Pie aren't squared, pie are round! Introversion's Avatar
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    Quote Originally Posted by jjdebenedictis View Post
    I still might read the first book; there was a lot in the second one that I found very pleasing and pleasant to read.
    Am a little bit nervous about the third (whenever he fooking well finally finishes it), but will read it just 'cause I really liked the first. The second was mediocre by comparison, IMO, but I was still entertained.

  10. #10
    permanently suctioned to Buz's leg Putputt's Avatar
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    It's been a while since I read the 1st and 2nd books, but I remember one of the things that immediately pulled me in was the writing. It flowed easily, but was detailed and colorful enough to paint a vivid image. I empathized with Kvothe and absolutely LOVED the magic system and how much it takes out of you. I also loved the social hierarchy and the university.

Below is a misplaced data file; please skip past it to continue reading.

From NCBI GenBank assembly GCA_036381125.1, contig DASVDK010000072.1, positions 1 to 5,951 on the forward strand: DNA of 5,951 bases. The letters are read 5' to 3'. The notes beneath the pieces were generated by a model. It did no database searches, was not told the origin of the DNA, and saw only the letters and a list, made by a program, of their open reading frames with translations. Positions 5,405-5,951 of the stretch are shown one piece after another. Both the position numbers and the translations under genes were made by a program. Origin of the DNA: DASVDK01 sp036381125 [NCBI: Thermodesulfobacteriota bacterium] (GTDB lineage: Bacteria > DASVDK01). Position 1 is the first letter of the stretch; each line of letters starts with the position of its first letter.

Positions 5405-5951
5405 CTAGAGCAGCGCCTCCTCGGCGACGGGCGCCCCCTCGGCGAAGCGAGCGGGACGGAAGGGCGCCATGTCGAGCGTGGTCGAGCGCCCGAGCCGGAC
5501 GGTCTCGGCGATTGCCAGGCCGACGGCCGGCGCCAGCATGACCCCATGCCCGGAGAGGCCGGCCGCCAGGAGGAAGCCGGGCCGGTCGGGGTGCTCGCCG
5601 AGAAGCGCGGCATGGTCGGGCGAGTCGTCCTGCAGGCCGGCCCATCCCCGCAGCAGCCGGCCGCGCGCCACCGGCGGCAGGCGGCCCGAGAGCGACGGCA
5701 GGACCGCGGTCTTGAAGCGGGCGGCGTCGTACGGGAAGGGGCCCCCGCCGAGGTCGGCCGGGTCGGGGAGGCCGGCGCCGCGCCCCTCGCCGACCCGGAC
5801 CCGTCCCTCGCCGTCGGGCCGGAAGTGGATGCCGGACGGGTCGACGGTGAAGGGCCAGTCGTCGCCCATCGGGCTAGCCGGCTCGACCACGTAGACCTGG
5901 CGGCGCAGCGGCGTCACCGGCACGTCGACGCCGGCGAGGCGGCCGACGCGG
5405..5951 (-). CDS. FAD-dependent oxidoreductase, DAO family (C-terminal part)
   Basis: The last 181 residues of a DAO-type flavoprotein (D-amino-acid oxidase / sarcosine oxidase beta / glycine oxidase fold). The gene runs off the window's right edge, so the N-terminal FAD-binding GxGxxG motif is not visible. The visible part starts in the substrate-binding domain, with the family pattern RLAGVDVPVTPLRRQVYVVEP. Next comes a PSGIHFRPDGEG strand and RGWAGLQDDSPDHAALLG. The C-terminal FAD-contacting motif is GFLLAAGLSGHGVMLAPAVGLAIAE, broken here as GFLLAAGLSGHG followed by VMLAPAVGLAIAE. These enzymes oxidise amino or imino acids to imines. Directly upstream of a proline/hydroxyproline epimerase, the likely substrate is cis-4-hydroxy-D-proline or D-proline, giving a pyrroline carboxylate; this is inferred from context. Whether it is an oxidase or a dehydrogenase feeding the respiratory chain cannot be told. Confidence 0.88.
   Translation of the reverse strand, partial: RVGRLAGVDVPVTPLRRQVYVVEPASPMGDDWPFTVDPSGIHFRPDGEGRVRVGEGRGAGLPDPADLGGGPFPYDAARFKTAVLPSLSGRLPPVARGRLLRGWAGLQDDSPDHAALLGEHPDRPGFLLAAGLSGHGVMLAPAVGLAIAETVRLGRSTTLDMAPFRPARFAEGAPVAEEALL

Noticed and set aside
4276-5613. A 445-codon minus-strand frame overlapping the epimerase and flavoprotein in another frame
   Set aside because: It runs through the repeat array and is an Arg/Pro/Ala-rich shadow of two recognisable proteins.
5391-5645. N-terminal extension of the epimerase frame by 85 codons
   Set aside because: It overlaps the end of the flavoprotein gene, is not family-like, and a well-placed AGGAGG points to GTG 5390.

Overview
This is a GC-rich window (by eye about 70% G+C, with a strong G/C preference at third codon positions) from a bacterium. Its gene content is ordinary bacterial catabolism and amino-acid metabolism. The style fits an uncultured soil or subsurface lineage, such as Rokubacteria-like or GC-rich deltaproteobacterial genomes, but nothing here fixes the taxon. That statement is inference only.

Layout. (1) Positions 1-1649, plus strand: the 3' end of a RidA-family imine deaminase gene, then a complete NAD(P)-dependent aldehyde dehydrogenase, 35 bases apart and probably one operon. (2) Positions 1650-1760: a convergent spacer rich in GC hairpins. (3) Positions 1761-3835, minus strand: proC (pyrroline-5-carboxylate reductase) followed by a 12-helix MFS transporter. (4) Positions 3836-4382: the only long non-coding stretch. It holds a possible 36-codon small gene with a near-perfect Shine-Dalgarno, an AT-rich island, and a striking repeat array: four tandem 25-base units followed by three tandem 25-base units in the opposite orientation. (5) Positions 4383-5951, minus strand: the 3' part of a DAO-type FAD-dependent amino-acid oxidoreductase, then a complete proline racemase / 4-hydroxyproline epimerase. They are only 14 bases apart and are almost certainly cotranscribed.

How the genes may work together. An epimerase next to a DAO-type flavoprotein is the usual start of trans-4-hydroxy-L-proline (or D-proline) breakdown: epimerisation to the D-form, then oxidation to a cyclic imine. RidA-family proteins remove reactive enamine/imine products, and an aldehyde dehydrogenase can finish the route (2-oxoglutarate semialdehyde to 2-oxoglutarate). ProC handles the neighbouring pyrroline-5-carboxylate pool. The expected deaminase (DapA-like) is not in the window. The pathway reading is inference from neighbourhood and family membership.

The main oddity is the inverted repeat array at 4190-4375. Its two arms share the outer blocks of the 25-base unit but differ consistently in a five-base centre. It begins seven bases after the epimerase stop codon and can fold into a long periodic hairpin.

But I won't be reading the 3rd book, because the 2nd book was...yeah. Let's see...

    100+ pages of a 16-yr-old virgin outsexing a 1000-yr-old sex goddess.
    Denna/Allora/whatever name she gave herself currently and the whole flirting in VERSE with Kvothe.
    Kvothe, who is apparently brilliant at: magic, sex, being hot, music, did I mention being hot, did I mention how every woman he sleeps with swears he is the BEST EVER, oh also he is a ninja now.
    200+ pages of Kvothe wandering around the wilderness looking for bandits and learning yoga from a ninja.